Friday, May 2, 2008

Edible Weeds Recipes

I taught a class last week on edible weeds and was surprised to see how many people were just coming around to the idea that weeds are great! I suppose I live in somewhat of an herbal bubble. :) I made up a little booklet of recipes for the class. If you are a part of the community John will be posting the pdf file so that you can print it out as a booklet. Otherwise you'll just have to read it here. :)

Common Edible Weeds
The following list is for educational purposes. Some of these plants require special harvesting times or special preparation before they are edible.

Lamb’s Quarters
Mustard Family

Yellow Dock
Stinging Nettle
Red Clover

Dandelion Pesto
2-4 crushed cloves of garlic
1/2 cup cold presses olive oil
2-3 cups freshly picked young dandelion leaves
1/4 cup freshly grated parmesan cheese
Dash of sea salt

Place oil, garlic, and salt in the blender along with half of the dandelion leaves. Blend well, and then add the other half of the leaves. When finished blending it should be of a good consistency and a little runny still. Pour into a bowl and add desired amount of parmesan cheese. Occasionally I add pine nuts or ground walnuts as well. We love this pesto as a dip, on bread, pasta, salmon, or even a couple tablespoons with our scrambled eggs.

Dandelion Greens
One onion
Pinch of sea salt
2 T of olive oil or butter
2 cloves of garlic
Bunch of dandelion greens
Squirt of lemon

Begin by sautéing the onion and salt in olive oil or butter until it has turned to a rich brown color (caramelized). Add the garlic and sauté for a minute more. Add the dandelion greens and sauté until wilted and then add a squirt of lemon juice.

We use this base recipe in quiche, tacos, or simply rolled up in a large kale, chard of lettuce leaf. Delicious!

Dandelion Coffee

Collect dandelion roots after they have gone to seed or before they flower. Wash well, and cut into small pieces. At this point you can dry them well and store them for later roasting or you can roast them in a cast iron until they turn brown and have a pleasant odor. Once roasted I place a couple of tablespoon of roasted root in 8 oz of water, boil for seven minutes, add cream and enjoy.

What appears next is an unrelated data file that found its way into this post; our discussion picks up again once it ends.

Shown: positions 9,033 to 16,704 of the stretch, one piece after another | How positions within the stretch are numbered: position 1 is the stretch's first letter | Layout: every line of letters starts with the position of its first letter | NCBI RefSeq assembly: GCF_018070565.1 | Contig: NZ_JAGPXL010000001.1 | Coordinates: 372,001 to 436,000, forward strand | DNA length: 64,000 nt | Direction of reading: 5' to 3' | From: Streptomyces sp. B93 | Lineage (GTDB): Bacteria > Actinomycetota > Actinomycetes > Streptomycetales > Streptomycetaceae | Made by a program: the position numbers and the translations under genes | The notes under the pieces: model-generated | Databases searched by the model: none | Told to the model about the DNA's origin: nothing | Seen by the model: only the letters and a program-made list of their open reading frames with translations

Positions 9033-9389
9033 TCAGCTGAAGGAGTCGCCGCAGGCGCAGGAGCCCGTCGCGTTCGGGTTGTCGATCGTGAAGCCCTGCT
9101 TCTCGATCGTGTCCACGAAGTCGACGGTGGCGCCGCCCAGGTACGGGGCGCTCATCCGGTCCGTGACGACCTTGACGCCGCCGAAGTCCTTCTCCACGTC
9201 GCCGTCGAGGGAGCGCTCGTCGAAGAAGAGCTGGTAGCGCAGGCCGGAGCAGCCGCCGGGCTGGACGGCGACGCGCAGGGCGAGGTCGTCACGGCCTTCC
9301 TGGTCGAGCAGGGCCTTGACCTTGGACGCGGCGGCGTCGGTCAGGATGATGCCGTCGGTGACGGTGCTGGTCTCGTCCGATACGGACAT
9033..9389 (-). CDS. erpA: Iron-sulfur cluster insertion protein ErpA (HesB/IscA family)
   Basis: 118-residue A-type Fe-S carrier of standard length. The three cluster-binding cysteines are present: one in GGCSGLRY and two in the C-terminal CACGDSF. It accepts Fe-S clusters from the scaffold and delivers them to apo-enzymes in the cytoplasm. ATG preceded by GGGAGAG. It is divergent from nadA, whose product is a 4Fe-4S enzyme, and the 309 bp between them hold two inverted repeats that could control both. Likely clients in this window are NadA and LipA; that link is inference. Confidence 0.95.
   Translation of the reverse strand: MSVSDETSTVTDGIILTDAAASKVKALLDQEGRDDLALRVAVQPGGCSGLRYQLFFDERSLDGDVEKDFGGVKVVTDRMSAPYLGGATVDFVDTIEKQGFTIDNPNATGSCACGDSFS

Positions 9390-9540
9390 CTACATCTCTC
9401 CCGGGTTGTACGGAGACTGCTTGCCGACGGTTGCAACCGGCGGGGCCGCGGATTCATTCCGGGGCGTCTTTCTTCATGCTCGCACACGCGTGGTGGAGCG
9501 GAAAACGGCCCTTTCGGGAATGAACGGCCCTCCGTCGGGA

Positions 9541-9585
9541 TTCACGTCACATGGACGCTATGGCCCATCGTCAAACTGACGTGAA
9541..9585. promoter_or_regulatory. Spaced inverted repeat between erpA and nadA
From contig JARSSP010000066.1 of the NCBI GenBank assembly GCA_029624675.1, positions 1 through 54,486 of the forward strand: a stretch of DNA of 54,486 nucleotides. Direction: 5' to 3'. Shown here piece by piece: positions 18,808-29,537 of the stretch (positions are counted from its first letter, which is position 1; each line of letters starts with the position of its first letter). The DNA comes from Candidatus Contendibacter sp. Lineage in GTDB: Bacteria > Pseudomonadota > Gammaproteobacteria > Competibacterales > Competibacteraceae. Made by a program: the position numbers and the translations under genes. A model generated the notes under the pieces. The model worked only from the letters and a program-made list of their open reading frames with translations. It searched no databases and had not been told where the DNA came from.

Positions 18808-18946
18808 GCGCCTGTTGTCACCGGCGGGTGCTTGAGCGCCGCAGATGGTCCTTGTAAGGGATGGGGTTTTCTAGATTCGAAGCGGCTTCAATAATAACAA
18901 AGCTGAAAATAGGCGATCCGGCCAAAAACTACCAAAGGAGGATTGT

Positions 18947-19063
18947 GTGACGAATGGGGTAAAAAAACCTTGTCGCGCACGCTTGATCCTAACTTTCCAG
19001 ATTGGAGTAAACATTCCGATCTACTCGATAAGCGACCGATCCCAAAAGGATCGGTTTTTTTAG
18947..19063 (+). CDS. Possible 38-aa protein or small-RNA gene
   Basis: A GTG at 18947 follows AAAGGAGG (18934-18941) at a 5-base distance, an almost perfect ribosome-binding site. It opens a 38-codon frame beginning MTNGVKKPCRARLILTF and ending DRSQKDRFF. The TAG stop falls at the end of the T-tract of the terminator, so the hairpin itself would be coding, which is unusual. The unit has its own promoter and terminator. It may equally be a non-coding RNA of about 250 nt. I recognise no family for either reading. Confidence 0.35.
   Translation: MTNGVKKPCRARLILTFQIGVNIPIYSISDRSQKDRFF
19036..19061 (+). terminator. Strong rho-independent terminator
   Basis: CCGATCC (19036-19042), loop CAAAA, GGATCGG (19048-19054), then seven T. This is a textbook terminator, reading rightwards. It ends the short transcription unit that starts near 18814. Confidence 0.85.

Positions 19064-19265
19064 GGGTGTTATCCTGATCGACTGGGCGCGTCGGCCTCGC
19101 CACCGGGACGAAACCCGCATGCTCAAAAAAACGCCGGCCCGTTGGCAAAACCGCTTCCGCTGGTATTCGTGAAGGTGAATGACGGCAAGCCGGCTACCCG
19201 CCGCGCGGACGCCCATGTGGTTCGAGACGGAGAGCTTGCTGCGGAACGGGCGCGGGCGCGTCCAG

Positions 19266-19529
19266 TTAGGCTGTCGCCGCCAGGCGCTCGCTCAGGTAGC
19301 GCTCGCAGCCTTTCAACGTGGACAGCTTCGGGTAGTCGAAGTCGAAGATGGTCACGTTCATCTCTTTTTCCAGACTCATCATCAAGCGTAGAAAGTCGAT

Dandelion or Red Clover Fritters

One cup flour
One cup milk
One T baking powder
One cup corn meal
4 eggs
Dash of sea salt

One T honey (or to taste)
Cinnamon, cloves, cardamom nutmeg to taste OR

Thyme, rosemary, oregano or other savory herbs to taste

Mix the dry ingredients together and then add eggs and mix well. Add sweet or savory ingredients. Dip the flower blossoms into the mix and fry in hot oil until golden.

Wild Greens Casserole
(Recipe courtesy of Karen Sherwood)
2 cups cooked stinging nettles, amaranth greens, lamb’s quarter’s greens, mustard greens, or yellow dock greens
1/4 cup butter melted
4 eggs beaten
1 cup milk
2 garlic cloves minced
2 T Tamari or soy sauce
3 Cups cooked rice or quinoa
8 Leeks
1 cup grated cheddar cheese
1 t thyme and rosemary

Combine the above ingredients into a baking dish. Bake 40 minutes at 350 degrees

Marinated Burdock Root
(Recipe courtesy of Eaglesong at Ravencroft Gardens)
6—8 first year burdock roots
2 cups of water
2cups of tamari or soy sauce
2 cups balsamic vinegar
4 cloves of garlic sliced
One piece of ginger

Wash and thinly slice burdock root, slice garlic and cut ginger into matchstick size pieces. Add to medium skillet with water. Sauté until burdock is just tender. Add tamari and vinegar and reheat. Pack into sterile canning jars to seal or store in refrigerator.

Dock Seed Crackers

Mix together :
One cup of dock seed flour
One teaspoon of salt
One cup flour of your choice. (My favorites are whole-wheat pastry flour and rye flour.)

Mix in enough water to make a pliable, but not sticky dough.
On a well-floured surface, roll dough as thin as possible. Cut into desired shapes or transfer it whole to a well-oiled cookie sheet.

Bake for 10 -12 minutes at 375° or until crisp. I love these hearty crackers with Brie or goat cheese.

Herbal Vinegar
To make an herbal vinegar I fill a quart jar with lightly packed herbs, then fill it with organic apple cider vinegar and cap with a plastic lid or a plastic lined metal lid. I label it, let it sit for six weeks—shaking daily.

After six weeks I strain off the material and use this vinegar in our homemade dressing.
Favorite plants to make vinegar from:
Nettle leaves Chickweed Leaves Lamb’s Quarters
Dandelion Roots Dandelion Leaves Burdock Roots
Hawthorn Berries Yellow Dock Root Cleavers

Nettle Ale
(Recipe courtesy of Karen Sherwood)
49 Stinging Nettle stalks with leaves
1 1/4 gallons of water
1 1/2 pounds of sugar
1 oz. cream of tartar
1/4 oz of yeast

Bring water to a boil in a large pot. Add nettles an steep 15 minutes. Strain the mnettle reserving the infusion. Add the sugar and cream of tartar stirring until dissolved. When the mixture is tepid add the yeast and stir well. Cover the container with cheesecloth and allow to sit for 4 days. Remove the residue on the top and decant without disturbing the sediment on the bottom. Bottle.